• The idea that children can have minor problems taken care of at these alternative venues, and that the pediatrician's office should be saved for chronic or complex problems, creates a business model that can't work for primary-care pediatricians. It also compromises the important relationship that families and pediatricians should have in their team approach to child health and safety.
  • The American Academy of Pediatrics has called on its members to consider expanding their office hours to better accommodate the scheduling needs of parents and patients. Click here​ to see more information on this topic.

For use in working wi​th the media:

  • Pediatricians are specially educated and trained in diagnosing and treating illnesses in infants, children and adolescents.
  • Comprehensive well-child care (or preventive care) benefits not only the individual patient and family, but the healthcare system as a whole.
  • Well-child care truly is one of the greatest values in medicine. A whole year of preventive or well-child care costs relatively little, and provides huge value in both quality of care and in the costly illnesses and injuries that are prevented.
  • Children deserve a medical home—a place where their care is accessible, family-centered, continuous, comprehensive, coordinated, compassionate and culturally effective.
  • Pediatricians are not just about shots and growth charts. We are concerned with your child's entire spectrum of development—physical, mental, social and emotional.
  • Many pediatricians provide certain types of care at no profit, and often at a loss. For example, the vaccines we administer may cost our practice more than it will be reimbursed. But we do it because we believe so strongly in the importance of immunizations to the individual child and to our nation's public health.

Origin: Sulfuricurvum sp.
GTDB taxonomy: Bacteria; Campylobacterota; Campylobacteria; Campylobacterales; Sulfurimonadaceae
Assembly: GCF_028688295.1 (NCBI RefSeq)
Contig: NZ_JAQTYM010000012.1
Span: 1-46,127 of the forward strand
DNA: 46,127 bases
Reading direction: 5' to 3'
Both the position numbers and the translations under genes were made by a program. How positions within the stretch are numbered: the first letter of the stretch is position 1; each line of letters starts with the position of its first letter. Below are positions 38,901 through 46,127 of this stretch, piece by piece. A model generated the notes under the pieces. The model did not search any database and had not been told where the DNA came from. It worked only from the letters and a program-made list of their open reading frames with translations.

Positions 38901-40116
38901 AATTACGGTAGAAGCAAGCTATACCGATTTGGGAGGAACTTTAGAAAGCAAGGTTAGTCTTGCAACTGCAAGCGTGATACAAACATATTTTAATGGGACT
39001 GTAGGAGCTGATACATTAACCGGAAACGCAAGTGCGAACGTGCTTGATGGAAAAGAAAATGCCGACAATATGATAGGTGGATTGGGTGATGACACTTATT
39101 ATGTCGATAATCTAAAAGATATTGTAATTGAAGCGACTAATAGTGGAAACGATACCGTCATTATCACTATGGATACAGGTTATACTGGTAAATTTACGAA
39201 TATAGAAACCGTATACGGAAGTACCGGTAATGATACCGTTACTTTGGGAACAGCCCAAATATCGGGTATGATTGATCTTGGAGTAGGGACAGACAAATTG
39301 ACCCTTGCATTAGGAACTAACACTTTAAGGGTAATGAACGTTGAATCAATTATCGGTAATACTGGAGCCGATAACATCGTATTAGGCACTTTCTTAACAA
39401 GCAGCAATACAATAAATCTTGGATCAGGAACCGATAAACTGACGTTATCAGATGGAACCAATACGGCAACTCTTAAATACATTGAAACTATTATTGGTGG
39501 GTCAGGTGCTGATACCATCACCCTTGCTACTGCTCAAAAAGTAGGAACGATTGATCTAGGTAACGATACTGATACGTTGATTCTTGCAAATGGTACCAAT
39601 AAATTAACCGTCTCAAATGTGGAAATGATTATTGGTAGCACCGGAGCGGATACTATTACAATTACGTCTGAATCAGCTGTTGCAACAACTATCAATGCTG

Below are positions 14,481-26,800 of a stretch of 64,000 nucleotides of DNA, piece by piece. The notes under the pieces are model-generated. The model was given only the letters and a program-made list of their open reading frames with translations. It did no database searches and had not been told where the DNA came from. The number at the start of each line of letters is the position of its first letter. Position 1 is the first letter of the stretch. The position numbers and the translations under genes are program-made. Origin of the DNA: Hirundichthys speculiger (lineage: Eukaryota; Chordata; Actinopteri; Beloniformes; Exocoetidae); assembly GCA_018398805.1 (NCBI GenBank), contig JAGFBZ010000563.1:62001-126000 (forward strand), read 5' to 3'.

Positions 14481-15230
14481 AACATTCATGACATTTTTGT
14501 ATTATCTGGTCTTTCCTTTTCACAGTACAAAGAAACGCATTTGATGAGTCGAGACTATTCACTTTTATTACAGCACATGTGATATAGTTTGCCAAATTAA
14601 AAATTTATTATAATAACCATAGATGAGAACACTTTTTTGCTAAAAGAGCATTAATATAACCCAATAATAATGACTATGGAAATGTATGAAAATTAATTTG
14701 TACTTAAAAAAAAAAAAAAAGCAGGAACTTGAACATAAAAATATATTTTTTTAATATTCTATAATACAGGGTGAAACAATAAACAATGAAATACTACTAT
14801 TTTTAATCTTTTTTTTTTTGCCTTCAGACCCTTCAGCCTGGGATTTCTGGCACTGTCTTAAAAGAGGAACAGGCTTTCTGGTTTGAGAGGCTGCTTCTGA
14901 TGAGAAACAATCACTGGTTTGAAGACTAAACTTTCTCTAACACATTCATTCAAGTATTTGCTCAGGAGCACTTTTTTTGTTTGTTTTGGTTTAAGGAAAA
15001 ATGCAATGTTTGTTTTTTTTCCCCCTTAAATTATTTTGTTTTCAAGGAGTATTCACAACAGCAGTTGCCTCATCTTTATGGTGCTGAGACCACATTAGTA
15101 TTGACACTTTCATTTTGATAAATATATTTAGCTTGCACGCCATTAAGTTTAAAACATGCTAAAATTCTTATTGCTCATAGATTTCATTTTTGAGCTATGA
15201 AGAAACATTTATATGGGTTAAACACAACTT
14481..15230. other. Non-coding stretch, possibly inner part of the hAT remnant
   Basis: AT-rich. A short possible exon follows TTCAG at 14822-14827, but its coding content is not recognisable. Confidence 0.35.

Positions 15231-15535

• Pediatricians need and deserve to be fairly compensated for their work, and they need to run their practices as businesses despite a high proportion of low-cost or free care to their patients.​
  • Parents are opting to use urgent care, retail-based clinics and other venues to obtain quick diagnoses, treatments or physicals without having to make an appointment to see their pediatrician. This means their child is seen by someone who is probably not a pediatric specialist, and certainly does not have the child's medical history.
  • Pediatricians have a great deal of education and training about infectious diseases in children. Isn't it best to have the experts diagnose and treat such an illness so that the child—and the community—have the best chance of fighting it?
  • Do you really want to walk into a strip mall storefront to find someone to say your child is fit to participate in a particular sport, when no one in the place knows anything about your child?
  • The idea that children can have minor problems taken care of at these alternative venues, and that the pediatrician's office should be saved for chronic or complex problems, is not good in a couple of ways. For one thing, it fragments the patient's care, and for another, it creates a business model that can't work for many primary-care pediatricians.
  • Many pediatric practices have expanded their office hours to better meet the needs of patients and parents. Many more are looking at doing so in the future.​